Goal 3 of the Sustainable Development Goals (SDG) pertains to ensuring healthy lives and promote wellbeing for all at all ages. Goal 3 calls for supporting the research and development of vaccines and medicines for the communicable and non-communicable diseases that primarily affect developing countries, provide access to affordable essential medicines and vaccines, substantially increase health financing and the recruitment, development, training and retention of the health workforce in developing countries, especially in least developed countries and small island developing States and strengthening the capacity of all countries, in particular developing countries, for early warning, risk reduction and management of national and global health risks. Non-Aligned Movement, as the leading voice of the Global South, recognizes the need for an effective healthcare system in the developing world. The Movement has also stressed the importance of South-South cooperation in the field of healthcare.
In Africa, a landmark initiative for ensuring healthcare to all is currently shaping place. In May 2018, African Ministers of Health, meeting in Geneva, Switzerland as a Working Group of the Specialised Technical Committee on Health, Population and Drug Control unanimously adopted the Treaty for the establishment of the African Medicines Agency (AMA). The treaty was drafted with the goal of aiding the expansion of universal health coverage across the continent. “The African Medicine Agency is a key element of the architecture for harmonisation of continental, institutional, scientific and regulatory resources to improve access to safe, efficacious and quality medicines”, Ambassador Ajay Kumar Bramdeo, the Permanent Observer of the African Union to the United Nations Office at Geneva remarked. Once the treaty is ratified by the national governments of at least 15 of the 55 African Union member states, the AMA will formally come into being as the continent’s regulatory body. The agency will then coordinate existing efforts to reduce the spread of false, substandard, and dangerous medical technologies. The stated goal of this move is to improve access to medicine that is both affordable and effective even for those who live in the most remote rural areas of Africa. As of now, the treaty has been signed by Algeria, Rwanda, Saharawi and Madagascar.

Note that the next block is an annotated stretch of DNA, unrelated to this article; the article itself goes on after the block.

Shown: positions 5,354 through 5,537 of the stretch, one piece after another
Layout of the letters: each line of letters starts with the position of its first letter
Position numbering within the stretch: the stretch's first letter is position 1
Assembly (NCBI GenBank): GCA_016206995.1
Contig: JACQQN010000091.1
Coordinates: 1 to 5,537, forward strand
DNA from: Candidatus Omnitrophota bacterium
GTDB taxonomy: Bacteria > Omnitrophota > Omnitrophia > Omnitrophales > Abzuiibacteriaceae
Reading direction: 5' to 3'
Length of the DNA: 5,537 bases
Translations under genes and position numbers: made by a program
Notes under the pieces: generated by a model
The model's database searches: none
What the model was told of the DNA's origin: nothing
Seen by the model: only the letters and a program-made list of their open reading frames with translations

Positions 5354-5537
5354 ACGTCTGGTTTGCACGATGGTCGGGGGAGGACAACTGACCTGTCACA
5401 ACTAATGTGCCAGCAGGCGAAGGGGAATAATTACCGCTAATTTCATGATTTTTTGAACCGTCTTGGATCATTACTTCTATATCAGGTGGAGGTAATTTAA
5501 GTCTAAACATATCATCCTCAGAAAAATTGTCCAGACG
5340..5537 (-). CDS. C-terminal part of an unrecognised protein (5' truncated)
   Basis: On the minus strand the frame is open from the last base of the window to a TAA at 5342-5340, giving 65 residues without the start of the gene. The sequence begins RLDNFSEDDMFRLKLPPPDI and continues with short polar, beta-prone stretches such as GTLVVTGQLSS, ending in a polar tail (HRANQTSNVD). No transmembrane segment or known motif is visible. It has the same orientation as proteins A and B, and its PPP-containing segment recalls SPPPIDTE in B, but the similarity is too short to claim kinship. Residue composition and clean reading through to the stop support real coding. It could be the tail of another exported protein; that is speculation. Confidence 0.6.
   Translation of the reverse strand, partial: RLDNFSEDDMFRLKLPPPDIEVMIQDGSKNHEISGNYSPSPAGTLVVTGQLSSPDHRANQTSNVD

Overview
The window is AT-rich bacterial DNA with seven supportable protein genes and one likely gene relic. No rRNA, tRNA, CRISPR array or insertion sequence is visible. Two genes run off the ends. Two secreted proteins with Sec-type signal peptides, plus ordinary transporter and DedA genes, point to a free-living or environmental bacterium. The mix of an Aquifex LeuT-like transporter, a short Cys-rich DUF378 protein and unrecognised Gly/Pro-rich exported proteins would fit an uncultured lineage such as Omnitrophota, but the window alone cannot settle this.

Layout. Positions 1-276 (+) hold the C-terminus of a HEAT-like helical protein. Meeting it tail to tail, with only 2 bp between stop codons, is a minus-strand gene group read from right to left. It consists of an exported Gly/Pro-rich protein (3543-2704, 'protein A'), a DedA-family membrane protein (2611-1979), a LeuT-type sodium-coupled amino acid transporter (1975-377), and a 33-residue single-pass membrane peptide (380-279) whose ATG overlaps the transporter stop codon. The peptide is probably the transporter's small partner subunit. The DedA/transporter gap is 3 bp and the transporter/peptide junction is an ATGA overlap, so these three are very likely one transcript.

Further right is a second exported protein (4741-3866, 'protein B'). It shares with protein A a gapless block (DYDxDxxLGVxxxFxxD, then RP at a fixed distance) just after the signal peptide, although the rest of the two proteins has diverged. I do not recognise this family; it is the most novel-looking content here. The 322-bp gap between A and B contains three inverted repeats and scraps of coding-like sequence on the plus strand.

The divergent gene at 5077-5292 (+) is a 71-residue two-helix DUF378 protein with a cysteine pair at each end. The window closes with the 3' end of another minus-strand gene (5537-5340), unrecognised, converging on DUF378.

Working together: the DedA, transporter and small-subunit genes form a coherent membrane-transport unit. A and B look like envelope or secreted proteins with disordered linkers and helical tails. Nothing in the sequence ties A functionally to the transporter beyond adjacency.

AMA seeks to ensure coordination and strengthening of continental initiatives to harmonise medical products regulation, provide guidance and technical support to improve access to quality, safe and efficacious medical products and health technologies on the continent. AMA will work within the existing continental architecture of Regional Economic Communities (RECs) and Regional Health Organizations (RHOs) to support AU Member States.
According to Article 3 of the Draft Treaty, the main objective of AMA is to improve access to quality, safe and efficacious medical products on the continent through: a) coordination and strengthening of ongoing initiatives to harmonize medicines regulation, promote cooperation and mutual recognition of regulatory decisions; b) carrying out regulatory oversight of selected medical products and providing technical guidance to State Parties and RECs; and c) pooling expertise and capacities and strengthening networking for optimal use of the limited resources available.
The African Medicines Agency will promote the adoption and harmonization of medical products regulatory policies and standards, and scientific guidelines, and coordinate existing regulatory harmonization efforts. It will further provide regulatory guidance, scientific opinions and a common framework for regulatory actions on medical products, as well as priority and emerging issues and pandemics. It may be mentioned here that AMA will not replace national regulators, which will continue their work to register drugs that are safe and efficacious for their populations.
The Specialised Technical Agency will also provide regulatory guidance and provide technical assistance on regulatory matters to countries that lack the capacity and resources to do so. It will further provide guidance on the regulation of clinical trials on medical products and health technologies. African countries are committed to the swift ratification and implementation of the continental AMA treaty. Amira Elfadil, AU Commissioner for Social Affairs, has applauded the four AU member countries that have already signed the AMA treaty documents. “As the AU’s Commission for Social Affairs, we will continue to advocate and engage various stakeholders to promote the implementation of interventions and address the health challenges on the continent,” Elfadil remarked.
By Dr. Ankit Srivastava
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